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James Rosenquist Prints


Florida Gulf Coast University’s permanent art collection includes three works by pop artist James Rosenquist. Located in the North-South Corridor of the Campus Support Complex, one is a 1972 trial proof titled Pulling Out and the other two are 1974 embossed prints titled Time Flowers and Spikes.

About James Rosenquist

Rosenquist 06Born in 1933 in Grand Forks, North Dakota, James Rosenquist studied art at the Minneapolis Institute of Arts as a teenager and at the University of Minnesota between 1952 and 1954, painting billboards during the summers. In 1955 he moved to New York to study abstract expressionism at the Art Students League. But he rejected the genre and left the school after one year, returning in 1957 to Rosenquist 02life as a commercial artist, painting billboards in Times Square and across the city. As it turned out, this proved to be perfect training for Rosenquist’s unique brand of pop art. Rosenquist deftly applied the sign-painting techniques he’d learned to the large-scale paintings he began creating in 1960 such as such as President Elect,  a 2.13 x 3.66 Rosenquist 04meter oil on masonite in which the glamorous face of John F. Kennedy is combined with the side of a 1950s car and a hand holding a piece of cake painted in grey as if it were a black-and-white photograph.

Like his contemporaries in the pop scene, Rosenquist adapted the visual language of Rosenquist 10advertising and pop culture (often funny, vulgar, and outrageous) to the context of fine art. But his references to mass-produced goods and to magazines, films and other aspects of the mass media, together with his dispassionate and seemingly anonymous technique, propelled him to stardom in the developing pop art movement in the USA. According to Oxford Press’ Marco Rosenquist 17Livingstone, “Rosenquist’s treatment of typical Pop subject-matter such as sex and consumerism had little in common with the directness and immediacy of work by such artists as Andy Warhol and Roy Lichtenstein; rather than seeking to duplicate his source material, he preferred to impose himself on it through procedures of disruption and dislocation, as in Marilyn Monroe Rosenquist 18I (oil and spray enamel on canvas, 2.36×1.84 m, 1962; New York, MOMA), in which the film star’s features are presented in a dismembered form as if to imply that her personality had been shattered by the pressures of fame.”

Rosenquist was also unusual among pop artists in his overt involvement with political themes in works such as Painting for the American Negro. But it was his 1964 painting F-111 that first brought him international acclaim. Rosenquist painted the 9-foot tall by 86-foot-long F-111 in the middle of one of this country’s most turbulent decades. Inspired by advertising billboards and by earlier mural-scaled paintings such as Claude Monet’s Water Rosenquist 12Lilies, he designed its interconnected 51 panels to wrap around the four walls of the Leo Castelli Gallery at 4 East 77th Street in Manhattan, where it would be displayed the following year. Rosenquist took as his subject the F-111 fighter bomber plane, the newest, most technologically advanced weapon in development at the time, and positioned it, as he later explained, “flying through Rosenquist 14the flak of consumer society to question the collusion between the Vietnam death machine, consumerism, the media, and advertising.”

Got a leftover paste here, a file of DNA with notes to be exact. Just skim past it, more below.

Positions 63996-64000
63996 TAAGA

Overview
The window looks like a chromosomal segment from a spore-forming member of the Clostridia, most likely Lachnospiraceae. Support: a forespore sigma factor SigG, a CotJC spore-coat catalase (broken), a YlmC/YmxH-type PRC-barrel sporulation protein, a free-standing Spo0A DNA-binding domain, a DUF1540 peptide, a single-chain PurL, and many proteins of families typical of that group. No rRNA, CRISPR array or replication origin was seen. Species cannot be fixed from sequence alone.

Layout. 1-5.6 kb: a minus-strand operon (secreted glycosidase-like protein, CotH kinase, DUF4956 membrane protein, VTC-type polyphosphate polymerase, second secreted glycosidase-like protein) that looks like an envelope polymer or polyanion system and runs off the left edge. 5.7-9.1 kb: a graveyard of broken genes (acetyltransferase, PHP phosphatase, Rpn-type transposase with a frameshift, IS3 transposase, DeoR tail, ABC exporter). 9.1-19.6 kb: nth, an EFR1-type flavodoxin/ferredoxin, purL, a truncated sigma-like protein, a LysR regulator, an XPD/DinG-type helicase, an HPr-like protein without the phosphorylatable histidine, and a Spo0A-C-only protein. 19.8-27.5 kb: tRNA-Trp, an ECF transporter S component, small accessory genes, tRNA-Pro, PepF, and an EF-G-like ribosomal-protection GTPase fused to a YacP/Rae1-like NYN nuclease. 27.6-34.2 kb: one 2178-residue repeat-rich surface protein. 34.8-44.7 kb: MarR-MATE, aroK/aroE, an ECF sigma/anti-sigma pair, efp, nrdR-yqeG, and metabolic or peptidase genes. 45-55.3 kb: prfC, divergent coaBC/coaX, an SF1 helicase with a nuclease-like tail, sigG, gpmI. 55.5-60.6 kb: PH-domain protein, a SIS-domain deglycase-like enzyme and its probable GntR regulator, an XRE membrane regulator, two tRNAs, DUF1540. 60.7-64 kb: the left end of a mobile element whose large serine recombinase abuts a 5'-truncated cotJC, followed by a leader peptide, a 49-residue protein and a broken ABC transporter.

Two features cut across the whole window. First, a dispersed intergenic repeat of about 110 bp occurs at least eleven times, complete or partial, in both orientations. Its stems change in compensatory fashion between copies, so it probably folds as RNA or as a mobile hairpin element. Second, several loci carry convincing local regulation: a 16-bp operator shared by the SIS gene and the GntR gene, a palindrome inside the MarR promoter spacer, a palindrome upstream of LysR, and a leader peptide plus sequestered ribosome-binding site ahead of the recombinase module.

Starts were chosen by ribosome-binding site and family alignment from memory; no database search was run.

Through a complex layering of such motifs as Coca-Cola bottles, kitchen appliances, packaged foods, and women’s lipsticked mouths and manicured hands, Rosenquist’s large canvases and prints embody and comment on the dizzying Rosenquist 13omnipresence of the consumer world. In addition to painting, he has produced a vast array of prints, drawings, and collages; his print Time Dust (1992) is thought to be the largest print in the world, measuring seven by thirty-five feet.

The artist has received numerous honors. He was selected as the Art in America Young Talent Painter in 1963, appointed to a six-year term on Rosenquist 11the Board of the National Council on the Arts in 1978, and nominated as a member of the American Academy and Institute of Arts and Letters in 1987. Since his first early career retrospectives in 1972, organized by the Whitney Museum of American Art and the Wallraf-Richartz-Museum, Cologne, he has been the subject of gallery and museum exhibitions in the U.S. and internationally. But Rosenquist 05while Rosenquist is widely regarded as one of the leaders of Pop art, he detested the label, saying “What united us [referring to Andy Warhol, Roy Lichtenstein, Claes Oldenburg, and Tom Wesselmann], you might say, was dread of the drip, the splash, the schmear, combined with an ironic attitude toward the banalities of American consumer culture. If anything, you might say we were antipop artists.”

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